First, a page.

By Ilia Stambler Following the tradition set in 2013, on or around October 1 (“The UN International Day of Older Persons”) longevity research activists from around the world organize events and promotions as a part of the “Longevity Day” Campaign....
Category: Forever Young
A Danish study was published that tracked telomere length in 65,000 people over 15 years and concludes all-cause mortality decreases with telomere length.
Telomere biology has the potential to extend human life span, to dramatically lower rates of the great remaining killer diseases: heart disease, stroke, and Alzheimer’s. All three diseases increase exponentially with age, and their toll will be slashed as we we learn how to address the body’s aging clocks.
Physical activity is one of the best things you can do for yourself, even if it didn’t increase your odds for a long and healthy life. For those who would like to be more active, the trick is to find activities that don’t feel like a chore, but that you enjoy for their own sake. Then, gradually build more of these into your routine. There’s no hurry. There are five kinds of exercise that contribute to retaining a youthful brain and body. Only two of them hurt.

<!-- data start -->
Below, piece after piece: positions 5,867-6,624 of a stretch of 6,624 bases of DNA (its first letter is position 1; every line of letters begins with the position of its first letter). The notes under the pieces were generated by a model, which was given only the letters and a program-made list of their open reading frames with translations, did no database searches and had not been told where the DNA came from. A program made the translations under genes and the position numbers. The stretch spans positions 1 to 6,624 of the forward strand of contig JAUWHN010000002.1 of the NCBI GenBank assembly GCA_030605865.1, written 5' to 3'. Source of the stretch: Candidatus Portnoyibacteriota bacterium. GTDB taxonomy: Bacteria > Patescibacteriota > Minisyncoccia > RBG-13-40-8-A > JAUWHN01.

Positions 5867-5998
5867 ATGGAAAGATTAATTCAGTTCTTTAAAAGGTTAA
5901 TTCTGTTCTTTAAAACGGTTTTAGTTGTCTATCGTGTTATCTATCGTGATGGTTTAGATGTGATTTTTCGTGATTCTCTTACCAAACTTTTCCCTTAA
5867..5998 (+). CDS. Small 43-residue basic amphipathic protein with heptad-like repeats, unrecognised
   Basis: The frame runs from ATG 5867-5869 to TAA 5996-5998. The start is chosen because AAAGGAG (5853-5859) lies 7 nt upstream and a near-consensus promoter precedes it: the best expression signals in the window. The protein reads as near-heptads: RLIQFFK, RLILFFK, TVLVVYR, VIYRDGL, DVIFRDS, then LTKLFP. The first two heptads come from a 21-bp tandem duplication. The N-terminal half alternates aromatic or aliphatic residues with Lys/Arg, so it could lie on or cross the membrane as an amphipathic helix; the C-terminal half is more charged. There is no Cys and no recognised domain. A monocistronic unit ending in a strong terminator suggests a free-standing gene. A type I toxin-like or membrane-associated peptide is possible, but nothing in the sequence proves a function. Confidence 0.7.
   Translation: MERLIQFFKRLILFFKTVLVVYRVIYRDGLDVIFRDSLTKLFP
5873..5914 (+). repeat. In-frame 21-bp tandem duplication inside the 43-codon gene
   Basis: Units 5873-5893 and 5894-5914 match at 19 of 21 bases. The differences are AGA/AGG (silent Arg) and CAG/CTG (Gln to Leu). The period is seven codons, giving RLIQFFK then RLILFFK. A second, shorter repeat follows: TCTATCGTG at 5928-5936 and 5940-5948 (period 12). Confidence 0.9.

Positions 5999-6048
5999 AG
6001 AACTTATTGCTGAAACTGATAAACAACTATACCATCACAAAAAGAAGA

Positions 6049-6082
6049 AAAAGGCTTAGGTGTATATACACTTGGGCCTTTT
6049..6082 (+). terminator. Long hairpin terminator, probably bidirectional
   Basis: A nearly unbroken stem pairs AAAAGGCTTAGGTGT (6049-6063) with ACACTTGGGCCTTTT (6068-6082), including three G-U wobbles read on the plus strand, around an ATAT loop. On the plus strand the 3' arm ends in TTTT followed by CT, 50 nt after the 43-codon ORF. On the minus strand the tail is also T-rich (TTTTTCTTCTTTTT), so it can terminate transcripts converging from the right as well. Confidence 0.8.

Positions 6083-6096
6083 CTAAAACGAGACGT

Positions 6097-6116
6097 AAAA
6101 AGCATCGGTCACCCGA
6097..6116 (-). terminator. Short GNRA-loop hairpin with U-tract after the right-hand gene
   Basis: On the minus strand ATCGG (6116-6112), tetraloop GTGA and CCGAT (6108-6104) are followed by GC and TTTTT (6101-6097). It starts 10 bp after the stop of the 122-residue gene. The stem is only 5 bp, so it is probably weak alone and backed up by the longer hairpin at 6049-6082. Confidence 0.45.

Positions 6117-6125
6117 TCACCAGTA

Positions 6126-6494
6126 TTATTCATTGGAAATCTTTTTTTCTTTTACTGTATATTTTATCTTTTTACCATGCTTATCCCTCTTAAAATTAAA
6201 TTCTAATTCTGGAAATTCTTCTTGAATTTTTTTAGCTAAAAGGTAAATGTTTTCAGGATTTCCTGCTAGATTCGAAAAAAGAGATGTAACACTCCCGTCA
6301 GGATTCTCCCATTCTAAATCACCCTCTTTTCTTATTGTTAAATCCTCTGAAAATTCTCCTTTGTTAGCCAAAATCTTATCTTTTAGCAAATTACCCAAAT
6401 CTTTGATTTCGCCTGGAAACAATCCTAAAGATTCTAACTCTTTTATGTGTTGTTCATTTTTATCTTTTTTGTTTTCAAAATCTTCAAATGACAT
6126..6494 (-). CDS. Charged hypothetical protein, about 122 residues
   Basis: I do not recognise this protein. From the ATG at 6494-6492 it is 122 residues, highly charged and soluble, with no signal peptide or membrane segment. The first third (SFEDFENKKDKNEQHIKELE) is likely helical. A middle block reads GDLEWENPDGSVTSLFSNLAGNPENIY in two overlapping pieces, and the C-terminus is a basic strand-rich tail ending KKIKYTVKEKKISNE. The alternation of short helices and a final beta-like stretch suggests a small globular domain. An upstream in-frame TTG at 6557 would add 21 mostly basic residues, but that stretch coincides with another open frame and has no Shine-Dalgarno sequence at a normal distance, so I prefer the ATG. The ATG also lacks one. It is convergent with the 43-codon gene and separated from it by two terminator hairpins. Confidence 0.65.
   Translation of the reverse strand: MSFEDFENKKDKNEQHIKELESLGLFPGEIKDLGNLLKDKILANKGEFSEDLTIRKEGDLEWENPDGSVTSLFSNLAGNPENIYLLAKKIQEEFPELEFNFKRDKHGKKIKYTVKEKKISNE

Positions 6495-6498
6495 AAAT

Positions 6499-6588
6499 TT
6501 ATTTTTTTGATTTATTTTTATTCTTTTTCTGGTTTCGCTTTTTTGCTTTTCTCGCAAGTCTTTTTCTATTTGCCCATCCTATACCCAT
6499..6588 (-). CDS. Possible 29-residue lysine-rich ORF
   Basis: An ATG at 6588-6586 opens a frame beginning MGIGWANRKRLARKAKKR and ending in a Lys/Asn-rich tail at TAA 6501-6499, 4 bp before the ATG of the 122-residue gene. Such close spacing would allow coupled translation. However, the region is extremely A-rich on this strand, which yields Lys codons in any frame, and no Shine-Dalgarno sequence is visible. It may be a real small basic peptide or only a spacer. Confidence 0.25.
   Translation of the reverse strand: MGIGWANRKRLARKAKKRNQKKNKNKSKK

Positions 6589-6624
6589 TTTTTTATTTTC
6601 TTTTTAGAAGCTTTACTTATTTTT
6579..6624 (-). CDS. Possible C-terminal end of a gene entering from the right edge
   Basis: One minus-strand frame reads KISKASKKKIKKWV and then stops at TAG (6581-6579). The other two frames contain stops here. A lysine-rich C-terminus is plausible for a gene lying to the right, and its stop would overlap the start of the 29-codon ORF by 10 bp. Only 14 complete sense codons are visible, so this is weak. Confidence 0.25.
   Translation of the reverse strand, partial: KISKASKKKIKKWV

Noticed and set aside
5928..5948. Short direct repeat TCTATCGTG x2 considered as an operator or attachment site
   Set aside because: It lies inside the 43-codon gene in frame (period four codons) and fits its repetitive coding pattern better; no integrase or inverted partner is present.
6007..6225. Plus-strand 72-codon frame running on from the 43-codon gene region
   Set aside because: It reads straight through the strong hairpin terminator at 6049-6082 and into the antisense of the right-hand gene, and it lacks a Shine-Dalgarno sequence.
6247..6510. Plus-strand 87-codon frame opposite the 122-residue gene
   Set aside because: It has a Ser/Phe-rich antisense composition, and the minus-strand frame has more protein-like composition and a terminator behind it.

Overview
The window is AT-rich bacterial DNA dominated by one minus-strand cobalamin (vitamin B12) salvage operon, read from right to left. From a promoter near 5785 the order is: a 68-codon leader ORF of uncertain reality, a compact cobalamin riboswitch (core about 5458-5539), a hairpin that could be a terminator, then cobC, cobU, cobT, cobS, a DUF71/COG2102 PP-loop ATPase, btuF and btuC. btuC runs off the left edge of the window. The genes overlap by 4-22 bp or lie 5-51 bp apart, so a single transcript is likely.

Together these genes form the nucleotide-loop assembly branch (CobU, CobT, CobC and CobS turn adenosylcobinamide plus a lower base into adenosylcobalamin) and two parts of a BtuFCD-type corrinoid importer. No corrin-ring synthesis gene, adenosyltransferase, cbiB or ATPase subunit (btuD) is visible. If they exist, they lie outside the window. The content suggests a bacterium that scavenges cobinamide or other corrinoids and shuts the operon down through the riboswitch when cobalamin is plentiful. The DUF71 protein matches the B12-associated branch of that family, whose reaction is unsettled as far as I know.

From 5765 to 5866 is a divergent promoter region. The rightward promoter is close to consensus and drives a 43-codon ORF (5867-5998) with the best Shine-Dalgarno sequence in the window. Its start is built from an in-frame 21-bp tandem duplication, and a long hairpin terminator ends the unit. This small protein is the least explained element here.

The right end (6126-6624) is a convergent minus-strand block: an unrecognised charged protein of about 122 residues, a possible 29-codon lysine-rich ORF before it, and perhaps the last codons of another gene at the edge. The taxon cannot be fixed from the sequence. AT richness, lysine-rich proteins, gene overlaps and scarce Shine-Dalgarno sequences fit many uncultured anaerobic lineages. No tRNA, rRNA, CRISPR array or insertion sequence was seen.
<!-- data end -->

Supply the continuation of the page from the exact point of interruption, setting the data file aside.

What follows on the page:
A transcript of a talk given at the recent Radical Life Extension Conference held in the U.S. Capitol on September 22,2013
In this essay I combat the criticism that longer life will stymie the spur of progress, a criticism that grows out of Max Planck’s aphorism that “Science advances one funeral at a time”. I argue that even if Planck’s notion is more true than not, indefinite longevity would not only fail to exasperate this concern, but may very well constitute the very thing that could ameliorate it. Continually-increasing longevity will not sate progress but create it and continuate it, on the scale of both self and society. Life is ecstatic strife, and it’s about time we realized that.
The immune system of older people declines in reliability and efficiency with age, resulting in greater susceptibility to pathology as a consequence of inflammation, for example, cardiovascular disease, Alzheimer’s disease, autoreactivity and vaccine failure, as well as an increased vulnerability to infectious disease.
Morris Johnson isn’t your typical longevity researcher, if such a thing can be claimed to exist. Johnson doesn’t have the usual alphabet soup of accreditations following his name, but a childhood epiphany drives his interest in the mastery of human mortality.
Get involved with the Denigma Project, a “Collaborative Resource for Gerontology” and revolutionize aging research.
Researchers at Johns Hopkins Medicine are testing the first “brain pacemaker”, a device which provides for deep brain stimulation, for Alzheimer’s patients.